Leslie and the Lys, Devon Williams at the Echoplex, 3/7/2008
The Church of Glitter. Photos by Rena Kosnett.
For the rest of this review, body glitter = sweat. Iowa’s mainframe zaftig-white-female hip hop star, Leslie Hall, cleaned house at the Echoplex Friday night with her traveling circus act Leslie and the Lys. It looked like a neon fringe and gold lamè factory exploded all over Echo Park.
More than a musician, Leslie Hall is a movement, because Leslie could not do what she does (and she does it so well) at any other time than the present. She exists now as the result of a culture in whiplash from several pop commodity crashes: Suzanne Somers, Jazzercise, heroine-chic, daytime talk shows, the celebutante, Tony Robbins, and, of course, the Bedazzler.
Leslie rapped about being a Midwest Diva (she insists guys like to please those corn-fed girls in their WalMart jeans), killing zombies, and her ass, which she introduced with: “I’d like to sing a song about my butt cheeks. So round, so ripe.” I got the feeling that she wanted to be more sexually explicit than she was, as her hands kept creeping down from rubbing her gold covered belly to rubbing her gold covered groin; but, the good Midwestern girl she is, Leslie restrained herself, as there were several very young kids decked out in glitter and purple leggings at the show, holding up “We Love You Leslie” cardboard signs.
Many more pictures after the jump.
Hall was hilarious. She even made changing her costume an event by enveloping herself in a sheer sparkly fabric tube, which was held up by her lovely deadpan assistants, and then lingering inside it a little longer than necessary to build up anticipation for the new wondrous spandex concoction her mother had whipped up back in Ames (Momma makes all the costumes). Leslie showed her fan appreciation by talking and cooing to the audience (“I’ve had the chance to fall in love with a few of you”) and then calling individual internet superfans onto the stage—one young man walked up wearing a button T and khakis, but then ripped off his square outfit to reveal a glittery black and gold ensemble underneath. Three gem sweater-clad pre-teen girls were put on display for the Gem Sweater Initiation Process, reminiscent of the de-virginization ceremony new audience members have to undergo at the midnight screening of The Rocky Horror Picture Show. To officially ordain their gem sweaters, the girls had to defend their diva status, kneel in front of Leslie, and then get knocked on their asses as Leslie plowed into them while screaming the newly anointed name of their particular gem sweater, something along the lines of “clover kitten supreme taco truck” (I couldn’t really catch all the words, it was too insane). They were then lightly sprinkled with glitter and given an official sweater certificate.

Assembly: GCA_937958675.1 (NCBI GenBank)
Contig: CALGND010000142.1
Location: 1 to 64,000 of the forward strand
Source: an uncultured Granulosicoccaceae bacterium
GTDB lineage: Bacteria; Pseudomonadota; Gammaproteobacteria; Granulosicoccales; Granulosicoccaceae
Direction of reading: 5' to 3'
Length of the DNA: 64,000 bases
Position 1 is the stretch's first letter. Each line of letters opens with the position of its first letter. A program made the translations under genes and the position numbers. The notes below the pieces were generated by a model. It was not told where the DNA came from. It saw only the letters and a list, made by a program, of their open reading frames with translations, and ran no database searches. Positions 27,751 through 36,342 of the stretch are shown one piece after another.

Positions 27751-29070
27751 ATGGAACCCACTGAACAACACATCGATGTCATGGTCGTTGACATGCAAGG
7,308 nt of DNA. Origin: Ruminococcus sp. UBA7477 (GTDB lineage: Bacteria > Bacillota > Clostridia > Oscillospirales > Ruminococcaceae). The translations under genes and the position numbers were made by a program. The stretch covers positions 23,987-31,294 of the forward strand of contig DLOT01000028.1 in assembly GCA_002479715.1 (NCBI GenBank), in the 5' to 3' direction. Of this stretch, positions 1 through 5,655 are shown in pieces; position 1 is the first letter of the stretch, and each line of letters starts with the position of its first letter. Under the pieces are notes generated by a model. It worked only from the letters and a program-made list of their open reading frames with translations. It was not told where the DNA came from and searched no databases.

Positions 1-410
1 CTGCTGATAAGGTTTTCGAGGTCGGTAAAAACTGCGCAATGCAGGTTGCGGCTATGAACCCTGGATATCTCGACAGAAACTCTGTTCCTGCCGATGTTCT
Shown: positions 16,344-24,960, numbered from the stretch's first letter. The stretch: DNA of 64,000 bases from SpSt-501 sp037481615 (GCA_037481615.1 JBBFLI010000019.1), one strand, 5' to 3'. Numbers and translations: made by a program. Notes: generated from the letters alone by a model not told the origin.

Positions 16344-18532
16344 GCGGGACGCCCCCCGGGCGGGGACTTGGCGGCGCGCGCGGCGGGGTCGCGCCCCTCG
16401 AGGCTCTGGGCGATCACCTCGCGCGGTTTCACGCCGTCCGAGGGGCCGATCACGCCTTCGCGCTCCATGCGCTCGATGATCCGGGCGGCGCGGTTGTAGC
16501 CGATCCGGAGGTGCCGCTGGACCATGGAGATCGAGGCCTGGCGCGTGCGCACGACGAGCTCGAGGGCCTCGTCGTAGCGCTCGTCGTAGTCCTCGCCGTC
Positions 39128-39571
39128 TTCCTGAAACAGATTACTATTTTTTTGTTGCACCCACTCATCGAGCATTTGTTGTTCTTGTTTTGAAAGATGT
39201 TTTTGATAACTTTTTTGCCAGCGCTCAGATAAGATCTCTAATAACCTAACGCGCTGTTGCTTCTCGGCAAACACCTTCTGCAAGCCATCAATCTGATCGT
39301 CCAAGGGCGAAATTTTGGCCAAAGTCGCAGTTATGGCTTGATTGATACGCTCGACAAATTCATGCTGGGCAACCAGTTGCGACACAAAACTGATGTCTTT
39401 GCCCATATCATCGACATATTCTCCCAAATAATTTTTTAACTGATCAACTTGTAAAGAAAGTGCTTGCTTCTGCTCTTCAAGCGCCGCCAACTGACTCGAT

Honestly, and I mean this without the slightest bit of sarcasm or irony, I cannot think of a single better role model for young girls. She preaches self-confidence, pride in body type, and being completely unashamed of having interests other people might consider lame. (That’s lame, not lamè.)
But, regardless of all that, she gave an amazing performance. She ended her encore with a freakin’ Coin Drop Windmill! As we all know, that’s one of the hardest breakdancing moves out there. When her lovely assistants ran up to her with a sparkling gold robe a là James Brown, which she kept tossing off before she finally acquiesced, I didn’t think it was at all a stretch, aside from it being made out of lycra spandex.
Devon Williams opened for Leslie and the Lys.
Los Angeles’ own Devon Williams opened the night with his backup band, the Allen Bleyle 3. I was elated when Williams played a cover of “Alex Chilton” towards the end of his set, not just because it's a killer song, but specifically because one of the notes I scribbled down in the first few minutes of Williams' playing was “Waiting for Somebody.” The same feeling of whimsical mischief felt when listening to Westerberg’s love song from the 1992 Singles soundtrack is aroused when hearing Williams’ innocent pop guitar and string arrangements. Just as The Replacements sound like the lighthearted black sheep of the early 90s (compositionally, not lyrically) when occasionally/awkwardly lumped into the same category as grunge superpowers Nirvana and Alice in Chains, Williams’ work stands out as effervescent defiance in the face of the indulgent psychadelia that is getting much of the local attention. Spindrift, Entrance, and Devendra Banhart are all acts that I have written about and very much appreciate, but Williams is unique in that he refuses to be another psych-folk-blues musician in Los Angeles. He’s just not having it. Instead, Williams writes refreshingly light tunes tinged with Westerberg-like self deprecation that could have been fitting on the soundtrack of any My So Called Life episode: songs for being distraught, but laughing about it.
I didn’t get to hear my favorite Devon Williams song, “Elevator,” which is played in house music rotation these days at Spaceland, and I’m not sure if that’s because I walked in a bit late or because he has decided he’s had enough of it and won’t play it anymore. I hope it’s not the latter, Mr. Williams, because that is a damn beautiful, nearly perfect song, clearly crafted with precision and dedication.
Devon Williams will be releasing a new record on Ba Da Bing! this April.
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